The Risks of Provider-Operated Health Plans: Are the Rewards Worthwhile?

Some of the largest, most financially stable health systems in the country share a business line — operating a health plan — but it is far from an easy task.

Pittsburgh-based UPMC, Danville, Pa.-based Geisinger Health System, Salt Lake City-based Intermountain Healthcare, San Diego-based Sharp HealthCare and Scripps Health, along with many others, have their own health insurance arms. The risk-intensive environment isn't for every system, but as healthcare reform increasingly emphasizes population health management, the allure of becoming both payer and provider grows.

Frank Williams, CEO of Evolent Health in Arlington, Va., says this integrated approach is spurring hospitals to explore the option. "There's an opportunity to change from a 'come-into-the-hospital-or-doctor's-office' model to a much more coordinated proactive care management model," he says. "Shifting focus to preventive care can dramatically lower costs, but you can't do that if you don't change the way you're getting reimbursed."

However, systems that start health plans from scratch face several barriers to entry. First, the startup costs can be steep. Stephen Nolte, CEO of Sutter Health Plus, the insurance arm of Sacramento, Calif.-based Sutter Health, has said health systems should expect to spend in the neighborhood of $50 million to develop a project of this scope, which could limit other capital investments.

Mr. Williams of Evolent Health, which is a population health and financial risk management company created by UPMC Health Plan and The Advisory Board Co., says it's complex to establish a financially integrated delivery system from a standing start. For example, starting a health plan requires hiring or otherwise accessing new talent with experience in the space. Health systems also have to make sure they have the right strategies and infrastructure in place, such as obtaining necessary licenses, building broker and physician networks, designing and branding health plan products, driving membership (e.g., exchange participation) and deciding what type of health insurance (e.g., Medicare Advantage) to offer.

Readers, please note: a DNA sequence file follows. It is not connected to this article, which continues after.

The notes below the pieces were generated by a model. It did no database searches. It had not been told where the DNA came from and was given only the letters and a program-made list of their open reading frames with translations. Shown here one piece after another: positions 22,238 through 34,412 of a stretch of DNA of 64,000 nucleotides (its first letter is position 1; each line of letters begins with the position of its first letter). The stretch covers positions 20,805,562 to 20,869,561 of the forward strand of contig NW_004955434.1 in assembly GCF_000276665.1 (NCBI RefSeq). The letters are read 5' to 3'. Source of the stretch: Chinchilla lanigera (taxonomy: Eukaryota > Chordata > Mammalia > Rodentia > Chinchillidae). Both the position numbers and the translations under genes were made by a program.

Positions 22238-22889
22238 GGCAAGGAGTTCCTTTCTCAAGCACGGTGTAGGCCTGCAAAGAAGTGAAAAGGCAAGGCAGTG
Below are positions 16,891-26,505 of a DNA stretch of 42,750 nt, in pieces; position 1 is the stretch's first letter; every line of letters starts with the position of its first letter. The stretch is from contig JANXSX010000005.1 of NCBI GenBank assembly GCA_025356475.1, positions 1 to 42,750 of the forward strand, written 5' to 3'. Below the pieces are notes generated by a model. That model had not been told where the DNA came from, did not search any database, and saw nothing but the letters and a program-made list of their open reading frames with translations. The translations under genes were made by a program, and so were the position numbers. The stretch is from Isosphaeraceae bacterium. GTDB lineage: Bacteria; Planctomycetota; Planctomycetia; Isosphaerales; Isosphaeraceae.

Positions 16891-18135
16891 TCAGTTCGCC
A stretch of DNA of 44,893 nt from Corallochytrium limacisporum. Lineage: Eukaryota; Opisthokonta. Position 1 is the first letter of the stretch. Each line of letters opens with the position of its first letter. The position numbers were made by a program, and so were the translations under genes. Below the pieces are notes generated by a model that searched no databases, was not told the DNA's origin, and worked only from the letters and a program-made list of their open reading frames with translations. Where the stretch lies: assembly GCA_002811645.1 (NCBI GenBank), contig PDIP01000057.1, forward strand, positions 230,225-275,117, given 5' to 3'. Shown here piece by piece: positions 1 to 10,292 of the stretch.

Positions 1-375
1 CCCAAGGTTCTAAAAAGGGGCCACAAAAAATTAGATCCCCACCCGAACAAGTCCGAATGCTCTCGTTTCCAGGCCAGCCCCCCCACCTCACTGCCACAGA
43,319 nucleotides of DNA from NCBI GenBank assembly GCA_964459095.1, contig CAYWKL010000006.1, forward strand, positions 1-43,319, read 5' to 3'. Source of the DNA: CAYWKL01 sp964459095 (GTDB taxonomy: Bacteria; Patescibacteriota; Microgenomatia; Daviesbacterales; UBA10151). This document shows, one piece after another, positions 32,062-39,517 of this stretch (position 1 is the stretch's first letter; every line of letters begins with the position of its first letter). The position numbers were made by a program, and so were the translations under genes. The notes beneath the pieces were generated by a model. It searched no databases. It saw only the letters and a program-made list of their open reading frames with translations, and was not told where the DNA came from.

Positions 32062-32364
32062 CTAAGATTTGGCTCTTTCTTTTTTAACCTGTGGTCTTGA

"It is a different business than operating a hospital or physician practice," Mr. Williams says. "Your local brand is at risk if you don't do this well."

Additionally, organizations have to consider how it will approach other organizations to build a provider network. One of the more innovative endeavors is taking place in Omaha, Neb.

The Nebraska Medical Center and Methodist Health System, the two main hospital providers in the area, joined forces to create a health plan network — the Affordable Care Alliance. This corporation manages a health plan that will test ways of paying for care that link reimbursement to the overall health of the nearly 17,000 people (NMC and Methodist employees and their family members) who use the network.

Previously, Methodist employees paid out-of-network rates for care at NMC hospitals and vice versa. Now, although the two organizations' health plans remain separate, both NMC and Methodist will be in-network providers for employees.

A lot of backend work is required to make a provider-operated health plan successful, but Mr. Williams says the benefits come in the long run. Aligning the delivery and payment of care, and the team members involved throughout, supports advanced analytics and more actionable and meaningful population health conclusions.

"There's a lot of subtlety here," Mr. Williams says. "If you're a provider organization that's trying to change the way you're caring for patients, you want more coordinated care that keeps people out of the hospital.

"It's a radical shift from the status quo," he adds. "The key is figuring out how to build enough scale and get paid for a new business model that's about delivering value versus driving volume."

More Articles on Hospitals and Health Plans:
Going Grassroots: How Swedish Covenant Hospital is Encouraging Exchange Enrollment
Lovelace Health System Sells Health Plan to Blue Cross Blue Shield
Hospitals as Health Insurers: Should Your System Launch an Insurance Product?

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